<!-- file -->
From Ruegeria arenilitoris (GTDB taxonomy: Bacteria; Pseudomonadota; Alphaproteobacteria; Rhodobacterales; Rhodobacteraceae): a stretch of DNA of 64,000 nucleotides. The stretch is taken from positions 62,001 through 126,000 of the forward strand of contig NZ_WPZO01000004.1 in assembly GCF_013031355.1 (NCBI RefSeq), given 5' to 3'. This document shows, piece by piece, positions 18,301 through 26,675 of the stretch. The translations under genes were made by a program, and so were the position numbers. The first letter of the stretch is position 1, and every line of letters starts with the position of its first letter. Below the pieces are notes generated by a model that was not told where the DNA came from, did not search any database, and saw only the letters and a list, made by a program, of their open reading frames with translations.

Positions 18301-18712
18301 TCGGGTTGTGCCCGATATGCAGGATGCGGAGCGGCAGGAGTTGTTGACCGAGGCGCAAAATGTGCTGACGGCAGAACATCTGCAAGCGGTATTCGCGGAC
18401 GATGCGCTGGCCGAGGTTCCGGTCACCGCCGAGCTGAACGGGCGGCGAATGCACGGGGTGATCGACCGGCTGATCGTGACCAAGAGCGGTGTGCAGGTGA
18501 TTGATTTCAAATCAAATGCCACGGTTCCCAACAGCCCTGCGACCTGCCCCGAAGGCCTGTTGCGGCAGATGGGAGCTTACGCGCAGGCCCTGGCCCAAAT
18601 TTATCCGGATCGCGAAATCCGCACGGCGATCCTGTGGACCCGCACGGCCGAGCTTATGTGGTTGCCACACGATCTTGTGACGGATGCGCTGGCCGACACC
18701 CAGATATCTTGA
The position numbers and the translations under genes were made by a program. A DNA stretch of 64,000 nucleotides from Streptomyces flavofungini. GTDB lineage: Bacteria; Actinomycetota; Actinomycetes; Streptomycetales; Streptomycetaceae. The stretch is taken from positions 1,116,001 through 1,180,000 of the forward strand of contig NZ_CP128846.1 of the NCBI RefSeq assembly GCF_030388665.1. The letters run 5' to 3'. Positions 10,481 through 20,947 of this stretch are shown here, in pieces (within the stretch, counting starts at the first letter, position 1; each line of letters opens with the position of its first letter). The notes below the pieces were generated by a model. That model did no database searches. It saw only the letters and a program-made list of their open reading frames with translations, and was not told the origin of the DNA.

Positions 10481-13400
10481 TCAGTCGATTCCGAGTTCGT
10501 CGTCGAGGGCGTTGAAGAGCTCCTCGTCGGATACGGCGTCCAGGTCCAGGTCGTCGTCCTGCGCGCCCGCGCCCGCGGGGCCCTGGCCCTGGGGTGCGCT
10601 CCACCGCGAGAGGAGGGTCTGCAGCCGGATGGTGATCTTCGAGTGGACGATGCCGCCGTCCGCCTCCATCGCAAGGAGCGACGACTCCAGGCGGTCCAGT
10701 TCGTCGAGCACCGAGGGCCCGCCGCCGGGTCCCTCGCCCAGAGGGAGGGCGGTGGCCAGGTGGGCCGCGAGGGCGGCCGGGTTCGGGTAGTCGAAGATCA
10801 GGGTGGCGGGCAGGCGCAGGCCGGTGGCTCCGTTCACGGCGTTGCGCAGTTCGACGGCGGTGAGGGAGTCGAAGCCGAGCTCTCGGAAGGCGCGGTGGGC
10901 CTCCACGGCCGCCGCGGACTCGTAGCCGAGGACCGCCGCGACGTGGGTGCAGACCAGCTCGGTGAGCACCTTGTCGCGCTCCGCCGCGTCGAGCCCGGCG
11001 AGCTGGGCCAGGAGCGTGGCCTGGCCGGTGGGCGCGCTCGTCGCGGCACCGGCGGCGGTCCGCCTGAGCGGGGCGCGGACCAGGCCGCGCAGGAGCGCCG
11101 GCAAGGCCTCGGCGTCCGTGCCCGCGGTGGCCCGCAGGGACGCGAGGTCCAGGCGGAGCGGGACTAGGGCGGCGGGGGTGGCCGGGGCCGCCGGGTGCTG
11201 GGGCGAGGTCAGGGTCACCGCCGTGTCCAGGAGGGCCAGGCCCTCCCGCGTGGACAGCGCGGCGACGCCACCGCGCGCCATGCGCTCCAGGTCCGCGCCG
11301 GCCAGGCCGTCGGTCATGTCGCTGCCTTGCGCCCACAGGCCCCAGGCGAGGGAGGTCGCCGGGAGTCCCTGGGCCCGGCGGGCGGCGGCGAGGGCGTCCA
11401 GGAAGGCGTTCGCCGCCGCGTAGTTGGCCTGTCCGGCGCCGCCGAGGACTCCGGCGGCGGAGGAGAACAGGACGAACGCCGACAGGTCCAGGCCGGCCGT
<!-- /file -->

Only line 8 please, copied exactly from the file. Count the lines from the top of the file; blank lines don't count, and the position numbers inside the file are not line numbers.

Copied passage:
The position numbers and the translations under genes were made by a program. A DNA stretch of 64,000 nucleotides from Streptomyces flavofungini. GTDB lineage: Bacteria; Actinomycetota; Actinomycetes; Streptomycetales; Streptomycetaceae. The stretch is taken from positions 1,116,001 through 1,180,000 of the forward strand of contig NZ_CP128846.1 of the NCBI RefSeq assembly GCF_030388665.1. The letters run 5' to 3'. Positions 10,481 through 20,947 of this stretch are shown here, in pieces (within the stretch, counting starts at the first letter, position 1; each line of letters opens with the position of its first letter). The notes below the pieces were generated by a model. That model did no database searches. It saw only the letters and a program-made list of their open reading frames with translations, and was not told the origin of the DNA.